The snow crab is recorded as bycatch in trawl and gillnet fishery in Norwegian waters with an increasing frequency. The main part of the catches is in the northern part of the Barents Sea and in the Svalbard Conservation zone, but several catches has also been taken along the coast of Finnmark. The snow crab is expected to increase in abundance in the Norwegian part of the Barents Sea and in the Svalbard Conservation zone, but will probably appear more northerly distributed than the red king crab.
According to results of the snow crab ecosystem and trawl surveys in 2008 the total stock of Chionoecetes opilio in the eastern part of the Barents Sea was estimated at more than 10 million specimens, In the last few years an increased portion of small crabs was observed in the eastern sea. The opilio polulation in the Barents Sea is now in the state of development and the crab status is not yet been determined. Data on snow crabs testify that this true invasive species has successfully adapted to a new environment.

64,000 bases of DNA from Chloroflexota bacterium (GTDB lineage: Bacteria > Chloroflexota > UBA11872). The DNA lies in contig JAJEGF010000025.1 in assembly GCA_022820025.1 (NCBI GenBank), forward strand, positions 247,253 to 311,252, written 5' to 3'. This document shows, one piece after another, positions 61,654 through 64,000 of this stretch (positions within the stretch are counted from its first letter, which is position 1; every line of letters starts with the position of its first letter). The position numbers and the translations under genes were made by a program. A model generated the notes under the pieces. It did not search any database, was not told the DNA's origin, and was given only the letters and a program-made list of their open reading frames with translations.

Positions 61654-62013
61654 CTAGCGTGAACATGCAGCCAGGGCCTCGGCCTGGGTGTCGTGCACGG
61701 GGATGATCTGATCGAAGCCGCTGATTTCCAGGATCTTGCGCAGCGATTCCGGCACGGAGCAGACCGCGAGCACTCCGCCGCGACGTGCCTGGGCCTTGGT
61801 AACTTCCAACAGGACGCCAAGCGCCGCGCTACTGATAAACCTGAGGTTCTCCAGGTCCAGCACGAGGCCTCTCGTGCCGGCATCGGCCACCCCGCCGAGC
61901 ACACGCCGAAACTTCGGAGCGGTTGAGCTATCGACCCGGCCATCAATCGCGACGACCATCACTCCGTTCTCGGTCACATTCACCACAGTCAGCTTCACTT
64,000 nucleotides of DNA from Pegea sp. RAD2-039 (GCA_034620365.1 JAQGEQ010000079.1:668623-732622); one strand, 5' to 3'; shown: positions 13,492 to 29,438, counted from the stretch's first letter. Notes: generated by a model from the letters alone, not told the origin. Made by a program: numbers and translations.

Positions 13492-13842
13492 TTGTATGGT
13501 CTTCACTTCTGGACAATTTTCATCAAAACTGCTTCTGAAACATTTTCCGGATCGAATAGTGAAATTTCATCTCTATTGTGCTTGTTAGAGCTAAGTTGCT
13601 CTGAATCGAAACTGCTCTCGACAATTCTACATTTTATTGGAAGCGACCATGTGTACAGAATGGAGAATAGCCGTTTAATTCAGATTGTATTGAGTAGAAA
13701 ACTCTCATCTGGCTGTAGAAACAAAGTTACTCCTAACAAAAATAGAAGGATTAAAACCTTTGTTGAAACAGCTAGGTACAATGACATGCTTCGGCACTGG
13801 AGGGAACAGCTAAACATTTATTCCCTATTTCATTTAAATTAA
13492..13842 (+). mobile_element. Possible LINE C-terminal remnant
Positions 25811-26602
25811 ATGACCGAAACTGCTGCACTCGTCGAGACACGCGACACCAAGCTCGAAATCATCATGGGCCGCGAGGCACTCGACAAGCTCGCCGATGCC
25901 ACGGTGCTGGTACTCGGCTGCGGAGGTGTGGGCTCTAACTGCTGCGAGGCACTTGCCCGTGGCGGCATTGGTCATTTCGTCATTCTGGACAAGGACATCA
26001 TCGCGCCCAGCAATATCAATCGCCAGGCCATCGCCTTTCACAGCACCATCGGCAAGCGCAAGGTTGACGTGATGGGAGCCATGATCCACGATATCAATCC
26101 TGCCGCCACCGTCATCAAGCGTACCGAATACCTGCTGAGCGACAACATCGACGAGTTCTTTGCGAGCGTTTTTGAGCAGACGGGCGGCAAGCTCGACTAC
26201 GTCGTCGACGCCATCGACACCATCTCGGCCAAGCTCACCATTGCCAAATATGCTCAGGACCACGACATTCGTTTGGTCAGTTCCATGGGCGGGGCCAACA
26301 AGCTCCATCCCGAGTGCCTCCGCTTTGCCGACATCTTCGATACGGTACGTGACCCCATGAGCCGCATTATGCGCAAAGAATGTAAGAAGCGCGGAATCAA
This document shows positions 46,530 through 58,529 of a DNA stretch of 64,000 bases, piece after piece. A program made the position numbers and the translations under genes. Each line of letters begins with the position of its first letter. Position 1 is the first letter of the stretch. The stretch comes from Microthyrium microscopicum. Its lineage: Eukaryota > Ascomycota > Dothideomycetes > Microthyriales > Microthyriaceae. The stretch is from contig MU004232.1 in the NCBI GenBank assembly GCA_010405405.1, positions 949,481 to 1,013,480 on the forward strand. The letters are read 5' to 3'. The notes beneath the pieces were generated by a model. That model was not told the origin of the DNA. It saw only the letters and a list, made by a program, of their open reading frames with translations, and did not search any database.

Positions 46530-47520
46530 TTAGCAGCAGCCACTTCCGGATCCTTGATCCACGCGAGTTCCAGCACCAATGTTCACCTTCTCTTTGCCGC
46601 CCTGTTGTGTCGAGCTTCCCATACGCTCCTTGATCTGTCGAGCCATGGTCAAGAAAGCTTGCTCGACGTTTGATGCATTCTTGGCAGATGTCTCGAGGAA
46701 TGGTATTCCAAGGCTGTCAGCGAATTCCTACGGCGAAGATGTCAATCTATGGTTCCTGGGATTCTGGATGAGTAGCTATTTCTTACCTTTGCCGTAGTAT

In accordance with the UN Convention on biological biodiversity the snow crab must be destroyed as an invasive species. However, the distribution of Ch. opilio over vast marine areas, specific features of crab biology, rather high abundance with good prospects for its great increase and difficulty of access to some areas of opilio distribution for trawling and other fishing methods are unlikely to allow this process to happen successfully.
This crab species is an abundant inhabitant in bottom communities on the shelf and continental slope of the northern Atlantic and Pacific and is there of great importance as a harvested species. In these areas the annual harvest of opilio amounted to several tens of thousands of tons. Environmental conditions in the Barents Sea suggest that in the foreseeable future the opilio abundance indices would be compared with those in their native habitats.